Since Midgard is flat, there is Barsella, the city at the end of the world, but I’ll go more into detail about this place and the isle of morphoi in my upcoming review of “Journeys to the West”. The chapter concludes with a grimoire called the Black Spire Codex that contains 8 new spells, a new incantation (yeah!) and a simple template to represent the warping effects of the magical fall-out land that is the Wasted West.   After these rather bleak expanses, let’s turn to the Northeast of the crossroads and take a look at the nations found there:  In stark contrast to most regions in Midgard, the elven retreat has not plunged these reaches into chaos, though their absence and the resulting chaos has touched the region as well. The main source of the relative stability of the region can be found in a certain continuity – led by a legendary elven queen for over 500 years, the region is guided by perhaps the last living being to remember the retreat and her wise counsel has led the areas and countless baronies into a relative stable era. The thing is, the imperatrix is old, even for elven standards and shows first signs of losing her wits – a tragedy not only on a personal level, but also since her rulership has been such a guiding factor, her bloodline a uniting tie between the countless baronies and duchies, which have with their entangled territories and numerous sub-territories driven allegedly more than one cartographer insane.

Another interesting component about Dornig and its surrounding areas would be the fact that the land contains two vast forests, which, while not the Margreve, remain deadly, dense woodlands that conceal ancient secrets and dread foes. I mentioned the 7 cities-region as a prime example for “Song of Fire and Ice”-style gameplay regarding the warfare and shifting political boundaries. If you want to go a step further and play a campaign of courtly intrigue, I may instead suggest this region: Not only are the numerous ancient families looking for new blood, there’s unexplored territory in the forests aplenty and we also get a new incantation-ceremony to take the mantle of rulership and concise rules for getting one’s own barony! Plus, you can always combine this area with ventures towards the frozen reaches as there actually is a former northlander Viking fiefdom serving as both an economic gateway and as a place to start immersion into the final cultural region detailed herein: The Northlands.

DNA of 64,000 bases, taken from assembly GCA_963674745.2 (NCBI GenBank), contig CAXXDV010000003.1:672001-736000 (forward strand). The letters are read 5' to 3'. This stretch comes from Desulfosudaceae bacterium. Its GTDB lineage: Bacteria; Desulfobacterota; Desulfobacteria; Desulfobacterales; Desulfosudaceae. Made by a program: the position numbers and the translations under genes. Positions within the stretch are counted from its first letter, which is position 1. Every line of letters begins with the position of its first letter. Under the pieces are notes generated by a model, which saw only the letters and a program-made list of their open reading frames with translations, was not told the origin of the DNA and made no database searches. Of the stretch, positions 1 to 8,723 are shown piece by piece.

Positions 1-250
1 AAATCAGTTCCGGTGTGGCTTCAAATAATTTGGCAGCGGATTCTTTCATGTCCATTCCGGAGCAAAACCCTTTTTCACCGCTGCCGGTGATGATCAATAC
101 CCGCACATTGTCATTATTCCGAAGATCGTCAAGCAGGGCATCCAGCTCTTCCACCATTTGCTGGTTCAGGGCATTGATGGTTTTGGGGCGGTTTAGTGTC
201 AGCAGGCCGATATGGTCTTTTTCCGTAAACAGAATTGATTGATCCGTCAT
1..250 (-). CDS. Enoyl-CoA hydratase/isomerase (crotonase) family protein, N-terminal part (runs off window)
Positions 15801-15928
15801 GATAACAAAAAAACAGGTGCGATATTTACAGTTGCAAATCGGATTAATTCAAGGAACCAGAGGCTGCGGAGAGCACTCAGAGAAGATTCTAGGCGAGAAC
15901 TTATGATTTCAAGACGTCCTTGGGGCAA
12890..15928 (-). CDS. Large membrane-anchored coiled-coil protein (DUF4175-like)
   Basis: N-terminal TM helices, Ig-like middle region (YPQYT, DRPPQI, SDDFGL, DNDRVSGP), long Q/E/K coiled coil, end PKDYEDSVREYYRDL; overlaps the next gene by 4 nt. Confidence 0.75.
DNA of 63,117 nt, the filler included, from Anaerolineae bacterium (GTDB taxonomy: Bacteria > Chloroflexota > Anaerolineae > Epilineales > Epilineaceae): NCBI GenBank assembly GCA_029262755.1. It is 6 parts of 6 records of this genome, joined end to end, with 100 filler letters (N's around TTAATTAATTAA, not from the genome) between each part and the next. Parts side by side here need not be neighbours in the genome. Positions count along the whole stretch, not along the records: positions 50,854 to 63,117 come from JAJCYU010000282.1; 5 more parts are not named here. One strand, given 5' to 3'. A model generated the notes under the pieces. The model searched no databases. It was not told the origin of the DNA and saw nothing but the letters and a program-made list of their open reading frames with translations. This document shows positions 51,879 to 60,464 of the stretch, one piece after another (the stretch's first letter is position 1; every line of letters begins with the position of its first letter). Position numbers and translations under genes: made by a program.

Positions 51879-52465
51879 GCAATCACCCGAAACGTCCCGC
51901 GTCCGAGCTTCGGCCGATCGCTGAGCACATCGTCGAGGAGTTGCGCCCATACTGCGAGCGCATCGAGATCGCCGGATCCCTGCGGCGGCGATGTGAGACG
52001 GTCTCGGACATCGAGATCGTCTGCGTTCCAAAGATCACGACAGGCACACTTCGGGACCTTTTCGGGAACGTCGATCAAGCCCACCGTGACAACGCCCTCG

The Northlands-book was my number 1 roleplaying book of 2011 – that should tell you everything right in a nutshell. A book that BELONGS into any PFRPG-library and perhaps one of the coolest sourcebooks (pardon the pun) ever devised. This chapter sums up some of the components in the book and serves as a gazetteer-like introduction to these gloriously detailed, wild, untamed and oh so brilliant and beautiful wilds, where Vikings set sail, were-bears have a honey-producing kingdom, people are hard and honest and Hyperborea’s fabled lands loom somewhere hidden in the eternal ice. Have I mentioned that you may actually set sail to “Holmgard and beyond”? If putting in the Turisas-song while manning your longboat to these reaches doesn’t get you pumped, I don’t know what will.  A great chapter, but I highly recommend you get the full sourcebook with its rune-magic and grudge magic, with its variant rules, equipment and much more details than this chapter can ever hope to cover.